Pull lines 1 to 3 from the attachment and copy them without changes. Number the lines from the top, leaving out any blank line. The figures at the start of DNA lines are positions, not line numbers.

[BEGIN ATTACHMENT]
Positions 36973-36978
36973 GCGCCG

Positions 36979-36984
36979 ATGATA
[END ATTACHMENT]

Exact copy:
Positions 36973-36978
36973 GCGCCG

Positions 36979-36984